Special Topics in Complexity Theory, Fall 2017. Instructor: Emanuele Viola

### 1 Lecture 15, Scribe: Chin Ho Lee

In this lecture fragment we discuss multiparty communication complexity, especially the problem of separating deterministic and randomized communication, which we connect to a problem in combinatorics.

### 2 Number-on-forehead communication complexity

In number-on-forehead (NOH) communication complexity each party sees all of the input except its own input . For background, it is not known how to prove negative results for parties. We shall focus on the problem of separating deterministic and randomizes communication. For , we know the optimal separation: The equality function requires communication for deterministic protocols, but can be solved using communication if we allow the protocols to use public coins. For , the best known separation between deterministic and randomized protocol is vs [BDPW10]. In the following we give a new proof of this result, for a simpler function: if and only if for .

For context, let us state and prove the upper bound for randomized communication.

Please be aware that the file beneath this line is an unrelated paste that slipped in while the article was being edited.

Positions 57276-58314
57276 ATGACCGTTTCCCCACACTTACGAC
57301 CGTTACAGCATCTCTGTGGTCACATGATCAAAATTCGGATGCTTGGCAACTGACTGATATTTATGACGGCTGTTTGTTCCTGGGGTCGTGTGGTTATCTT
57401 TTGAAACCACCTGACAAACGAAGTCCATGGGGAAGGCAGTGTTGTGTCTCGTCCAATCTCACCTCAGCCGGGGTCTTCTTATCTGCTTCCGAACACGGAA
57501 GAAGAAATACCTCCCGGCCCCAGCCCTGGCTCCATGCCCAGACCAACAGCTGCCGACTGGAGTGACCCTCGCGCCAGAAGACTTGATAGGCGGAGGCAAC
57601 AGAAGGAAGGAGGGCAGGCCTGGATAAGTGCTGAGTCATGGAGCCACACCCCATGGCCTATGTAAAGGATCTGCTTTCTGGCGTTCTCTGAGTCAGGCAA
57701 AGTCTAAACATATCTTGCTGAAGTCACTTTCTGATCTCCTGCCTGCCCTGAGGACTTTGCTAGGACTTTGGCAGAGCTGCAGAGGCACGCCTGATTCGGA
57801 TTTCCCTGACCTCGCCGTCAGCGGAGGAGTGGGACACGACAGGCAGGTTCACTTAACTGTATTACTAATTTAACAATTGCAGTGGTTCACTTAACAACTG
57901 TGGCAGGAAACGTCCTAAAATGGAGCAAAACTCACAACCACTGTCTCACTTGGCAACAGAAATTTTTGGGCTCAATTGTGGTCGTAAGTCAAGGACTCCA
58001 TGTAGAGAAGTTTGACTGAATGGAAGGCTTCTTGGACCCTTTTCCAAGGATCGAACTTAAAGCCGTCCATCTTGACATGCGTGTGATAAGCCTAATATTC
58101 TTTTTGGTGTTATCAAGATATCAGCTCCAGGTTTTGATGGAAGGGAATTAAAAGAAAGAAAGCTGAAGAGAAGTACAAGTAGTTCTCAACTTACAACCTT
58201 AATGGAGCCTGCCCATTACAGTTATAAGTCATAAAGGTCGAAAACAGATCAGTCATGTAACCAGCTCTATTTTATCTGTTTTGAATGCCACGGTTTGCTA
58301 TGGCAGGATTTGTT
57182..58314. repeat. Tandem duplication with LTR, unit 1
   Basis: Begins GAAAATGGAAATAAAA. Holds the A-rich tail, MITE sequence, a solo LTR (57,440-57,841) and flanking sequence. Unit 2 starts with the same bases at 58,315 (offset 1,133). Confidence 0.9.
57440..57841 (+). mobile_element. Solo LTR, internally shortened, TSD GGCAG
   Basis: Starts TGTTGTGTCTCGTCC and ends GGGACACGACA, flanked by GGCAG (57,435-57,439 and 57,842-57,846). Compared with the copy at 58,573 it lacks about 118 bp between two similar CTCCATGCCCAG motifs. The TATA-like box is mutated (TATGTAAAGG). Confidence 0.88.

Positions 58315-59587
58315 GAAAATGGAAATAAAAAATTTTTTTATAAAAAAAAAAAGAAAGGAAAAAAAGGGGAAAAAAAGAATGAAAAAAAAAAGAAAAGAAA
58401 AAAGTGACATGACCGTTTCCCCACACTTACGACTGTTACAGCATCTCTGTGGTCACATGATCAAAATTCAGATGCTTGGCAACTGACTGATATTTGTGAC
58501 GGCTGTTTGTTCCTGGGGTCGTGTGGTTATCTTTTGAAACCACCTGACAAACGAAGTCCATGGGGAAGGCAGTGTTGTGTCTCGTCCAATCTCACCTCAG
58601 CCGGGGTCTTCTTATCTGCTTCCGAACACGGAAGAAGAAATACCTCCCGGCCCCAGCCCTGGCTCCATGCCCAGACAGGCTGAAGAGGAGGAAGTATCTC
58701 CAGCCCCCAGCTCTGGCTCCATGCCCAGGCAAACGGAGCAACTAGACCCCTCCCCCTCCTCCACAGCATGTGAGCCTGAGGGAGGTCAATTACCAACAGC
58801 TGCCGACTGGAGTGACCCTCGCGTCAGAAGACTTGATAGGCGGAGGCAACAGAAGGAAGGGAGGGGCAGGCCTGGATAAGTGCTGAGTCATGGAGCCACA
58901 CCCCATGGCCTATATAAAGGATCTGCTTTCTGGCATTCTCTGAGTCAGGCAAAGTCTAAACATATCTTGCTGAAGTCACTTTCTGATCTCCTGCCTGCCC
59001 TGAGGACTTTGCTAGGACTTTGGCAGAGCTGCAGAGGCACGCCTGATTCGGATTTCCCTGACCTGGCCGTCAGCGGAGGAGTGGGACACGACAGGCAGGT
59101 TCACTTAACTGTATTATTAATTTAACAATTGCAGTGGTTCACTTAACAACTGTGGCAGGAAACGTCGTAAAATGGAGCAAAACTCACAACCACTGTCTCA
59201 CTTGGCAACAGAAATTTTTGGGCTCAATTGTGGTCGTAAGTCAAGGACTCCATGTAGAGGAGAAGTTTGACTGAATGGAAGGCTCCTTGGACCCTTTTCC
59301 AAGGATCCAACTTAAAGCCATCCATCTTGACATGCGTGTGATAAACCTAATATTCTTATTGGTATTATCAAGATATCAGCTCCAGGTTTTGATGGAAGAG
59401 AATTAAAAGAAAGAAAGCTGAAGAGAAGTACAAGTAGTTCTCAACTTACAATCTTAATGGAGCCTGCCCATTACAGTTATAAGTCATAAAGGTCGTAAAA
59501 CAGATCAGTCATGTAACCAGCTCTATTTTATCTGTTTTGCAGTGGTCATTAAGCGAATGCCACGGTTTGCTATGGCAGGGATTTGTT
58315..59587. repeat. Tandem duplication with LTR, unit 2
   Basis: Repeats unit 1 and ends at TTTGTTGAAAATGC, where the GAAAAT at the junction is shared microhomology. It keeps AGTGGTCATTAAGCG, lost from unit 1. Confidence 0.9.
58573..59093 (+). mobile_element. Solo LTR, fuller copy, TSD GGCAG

**Claim 1.** has randomized communication complexity .

Proof. In the NOH model, computing reduces to -party equality with no additional communication: Alice computes privately, then Alice and Bob check if .

To prove a lower bound for deterministic protocols, where , we reduce the communication problem to a combinatorial problem.

**Definition 2.** A corner in a group is , where are arbitrary group elements and .

For intuition, consider the case when is Abelian, where one can replace multiplication by addition and a corner becomes for .

We now state the theorem that gives the lower bound.

**Theorem 3.** Suppose that every subset with contains a corner. Then the deterministic communication complexity of is .

It is known that when is Abelian, then implies a corner. We shall prove that when , then implies a corner. This in turn implies communication .

Proof. We saw that a number-in-hand (NIH) -bit protocol can be written as a disjoint union of rectangles. Likewise, a number-on-forehead -bit protocol can be written as a disjoint union of cylinder intersections for some :

The proof idea of the above fact is to consider the transcripts of , then one can see that the inputs giving a fixed transcript are a cylinder intersection.

Let be a -bit protocol. Consider the inputs on which accepts. Note that at least fraction of them are accepted by some cylinder intersection . Let . Since the first two elements in the tuple determine the last, we have .

Now suppose contains a corner . Then

This implies , which is a contradiction because and so .

### References

[BDPW10] Paul Beame, Matei David, Toniann Pitassi, and Philipp Woelfel. Separating deterministic from randomized multiparty communication complexity. Theory of Computing, 6(1):201–225, 2010.